Developing Reading Skills with Readable English
Phonemic Awareness & Letter-Sound Association
Phonemic awareness, the ability to hear and identify individual sounds as they occur in words, is one of the building blocks of successfully learning to read. As the Readable English glyphs make it so there is only one sound per character, students learn to associate a specific sound with each letter or glyph. Students can play simple games that develop letter-sound association and phonemic awareness such as the “Choose or Lose” and “What’s Changed?” apps.
Readable English helps students by developing their ability to combine letters in a process called blending. Blending and understanding how different letters can represent sounds in a word is a fundamental building block of reading. Our website game and app, “What’s Changed”, is specifically designed to develop students’ phonemic awareness of vowel sounds and consonant blends, through exercises that require the student to identify sounds that have been substituted, added, omitted and switched.
Sight-word recognition, or the ability to recognise whole words quickly by their shape, is very important for developing reading fluency and contributes to the speed and ease with which students read. While Readable English makes written English phonetic, the spelling of words remains unchanged. This means that while students use Readable English to independently sound out irregularly spelt words, they are also learning to recognise these words by sight. The “Choose or Lose” app specifically aims to build sight-word recognition by having students quickly identify whole words by sight. This game, along with the lessons for learning the Readable English glyphs, expose students to the 1000 most common syllables and words in English in addition to giving students the “code” for decoding these words on their own.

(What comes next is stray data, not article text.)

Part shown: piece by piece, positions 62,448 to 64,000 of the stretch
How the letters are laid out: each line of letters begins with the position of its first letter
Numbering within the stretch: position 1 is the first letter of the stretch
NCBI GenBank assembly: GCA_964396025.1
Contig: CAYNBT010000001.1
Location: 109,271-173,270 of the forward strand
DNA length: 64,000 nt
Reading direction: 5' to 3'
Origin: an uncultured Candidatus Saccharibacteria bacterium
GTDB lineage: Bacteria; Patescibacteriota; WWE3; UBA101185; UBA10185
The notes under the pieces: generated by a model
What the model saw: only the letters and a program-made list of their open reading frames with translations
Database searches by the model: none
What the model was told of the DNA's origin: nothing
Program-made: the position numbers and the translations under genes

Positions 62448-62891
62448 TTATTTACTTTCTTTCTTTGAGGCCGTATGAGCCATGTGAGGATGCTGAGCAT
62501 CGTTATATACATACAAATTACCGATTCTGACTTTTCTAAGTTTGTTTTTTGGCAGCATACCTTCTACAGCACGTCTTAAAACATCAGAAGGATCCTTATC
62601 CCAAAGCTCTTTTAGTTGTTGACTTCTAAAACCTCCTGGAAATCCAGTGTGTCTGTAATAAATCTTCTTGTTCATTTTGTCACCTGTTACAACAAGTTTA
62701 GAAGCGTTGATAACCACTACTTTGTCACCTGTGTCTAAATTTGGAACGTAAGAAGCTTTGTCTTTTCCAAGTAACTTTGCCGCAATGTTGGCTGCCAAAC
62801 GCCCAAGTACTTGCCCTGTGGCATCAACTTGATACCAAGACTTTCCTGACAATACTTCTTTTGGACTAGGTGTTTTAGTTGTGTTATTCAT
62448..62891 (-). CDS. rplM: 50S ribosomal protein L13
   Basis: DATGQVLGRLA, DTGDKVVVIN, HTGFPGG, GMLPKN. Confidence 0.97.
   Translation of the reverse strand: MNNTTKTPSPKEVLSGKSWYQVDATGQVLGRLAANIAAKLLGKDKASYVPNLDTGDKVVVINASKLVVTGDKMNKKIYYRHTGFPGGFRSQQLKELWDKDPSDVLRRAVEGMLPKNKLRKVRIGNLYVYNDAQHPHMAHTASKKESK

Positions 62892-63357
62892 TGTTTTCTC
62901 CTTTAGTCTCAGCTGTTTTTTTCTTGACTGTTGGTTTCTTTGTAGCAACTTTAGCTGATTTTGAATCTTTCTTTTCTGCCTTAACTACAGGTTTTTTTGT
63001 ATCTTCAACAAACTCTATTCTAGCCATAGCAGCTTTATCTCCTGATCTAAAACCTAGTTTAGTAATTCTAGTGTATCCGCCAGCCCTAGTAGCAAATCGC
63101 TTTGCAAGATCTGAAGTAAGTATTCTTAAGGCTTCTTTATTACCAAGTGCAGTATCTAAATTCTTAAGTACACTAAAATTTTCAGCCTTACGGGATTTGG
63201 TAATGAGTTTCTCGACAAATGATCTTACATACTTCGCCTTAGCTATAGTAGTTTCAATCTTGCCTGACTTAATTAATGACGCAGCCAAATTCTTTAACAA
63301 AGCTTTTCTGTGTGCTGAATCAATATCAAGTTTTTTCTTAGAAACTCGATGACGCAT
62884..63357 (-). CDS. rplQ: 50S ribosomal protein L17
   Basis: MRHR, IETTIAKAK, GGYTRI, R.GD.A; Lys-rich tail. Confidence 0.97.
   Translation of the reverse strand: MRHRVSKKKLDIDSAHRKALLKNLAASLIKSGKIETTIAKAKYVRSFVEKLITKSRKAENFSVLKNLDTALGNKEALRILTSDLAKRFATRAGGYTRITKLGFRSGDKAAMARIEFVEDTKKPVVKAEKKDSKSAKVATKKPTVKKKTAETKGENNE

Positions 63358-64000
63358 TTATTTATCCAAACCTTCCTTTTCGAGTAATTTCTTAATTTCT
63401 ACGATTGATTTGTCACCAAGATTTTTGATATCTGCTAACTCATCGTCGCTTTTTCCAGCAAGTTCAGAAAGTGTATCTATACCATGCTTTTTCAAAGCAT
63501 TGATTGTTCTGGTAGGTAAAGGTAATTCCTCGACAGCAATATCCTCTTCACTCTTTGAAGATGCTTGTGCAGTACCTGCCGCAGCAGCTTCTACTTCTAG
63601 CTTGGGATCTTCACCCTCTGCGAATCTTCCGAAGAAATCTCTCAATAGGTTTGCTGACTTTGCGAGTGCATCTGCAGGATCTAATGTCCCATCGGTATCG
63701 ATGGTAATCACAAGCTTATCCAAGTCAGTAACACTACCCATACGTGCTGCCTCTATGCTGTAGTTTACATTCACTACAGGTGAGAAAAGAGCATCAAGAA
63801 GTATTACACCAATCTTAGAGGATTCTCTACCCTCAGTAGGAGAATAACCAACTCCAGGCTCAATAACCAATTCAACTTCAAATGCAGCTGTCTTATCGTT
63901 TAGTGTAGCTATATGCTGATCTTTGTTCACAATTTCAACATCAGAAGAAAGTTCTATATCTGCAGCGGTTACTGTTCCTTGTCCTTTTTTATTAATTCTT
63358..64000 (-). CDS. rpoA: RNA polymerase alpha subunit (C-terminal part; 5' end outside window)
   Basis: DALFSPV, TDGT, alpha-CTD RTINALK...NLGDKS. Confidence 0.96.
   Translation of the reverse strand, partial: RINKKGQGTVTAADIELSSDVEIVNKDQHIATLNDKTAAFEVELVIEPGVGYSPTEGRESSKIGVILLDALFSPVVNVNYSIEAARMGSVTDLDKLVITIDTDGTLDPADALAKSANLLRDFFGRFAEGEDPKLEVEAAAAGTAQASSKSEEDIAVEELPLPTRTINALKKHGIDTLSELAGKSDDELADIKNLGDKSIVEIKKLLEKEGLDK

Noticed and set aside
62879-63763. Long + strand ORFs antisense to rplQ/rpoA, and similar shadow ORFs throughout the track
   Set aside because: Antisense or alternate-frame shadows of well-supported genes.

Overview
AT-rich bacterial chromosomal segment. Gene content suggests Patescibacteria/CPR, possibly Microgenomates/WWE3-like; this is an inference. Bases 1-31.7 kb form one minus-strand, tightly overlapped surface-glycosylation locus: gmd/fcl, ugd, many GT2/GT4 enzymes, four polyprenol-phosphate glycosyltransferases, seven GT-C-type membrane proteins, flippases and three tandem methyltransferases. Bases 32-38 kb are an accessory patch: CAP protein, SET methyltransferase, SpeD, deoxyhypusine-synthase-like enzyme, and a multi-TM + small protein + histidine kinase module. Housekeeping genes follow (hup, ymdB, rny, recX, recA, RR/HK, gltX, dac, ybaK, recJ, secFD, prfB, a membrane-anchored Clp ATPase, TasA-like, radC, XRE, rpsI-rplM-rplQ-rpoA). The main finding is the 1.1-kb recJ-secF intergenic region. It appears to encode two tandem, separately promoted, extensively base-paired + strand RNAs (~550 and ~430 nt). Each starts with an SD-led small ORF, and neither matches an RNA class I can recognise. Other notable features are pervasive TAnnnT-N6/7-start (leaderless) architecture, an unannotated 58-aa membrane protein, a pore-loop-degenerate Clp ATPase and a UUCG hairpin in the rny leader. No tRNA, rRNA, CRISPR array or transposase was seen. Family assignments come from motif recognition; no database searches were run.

Vocabulary and Reading Comprehension
Reading practice is one of the best ways to develop vocabulary and improve reading comprehension. Readable English provides an instant pronunciation guide within each word, which completes the feedback loop of connecting word shape and sound to meaning. When a learner can sound out a word, they can hear the word in their head, which in turn helps them recall its meaning. They can then connect the meaning of the word to the visual shape, spelling and sound of the word. This allows students to learn the pronunciation, spelling and meaning of words all from a single system.
Readable English also facilitates independent learning, where learners can sound out and learn any word themselves, rather than having to rely on a teacher to teach the rules and exceptions of English. Through the Readable English dictionary and the eReader, students can access the definitions and translations of words in their texts, and also star words to add them to practice lists. And, the “Which Word” game offered on the website develops students’ vocabulary and reading comprehension.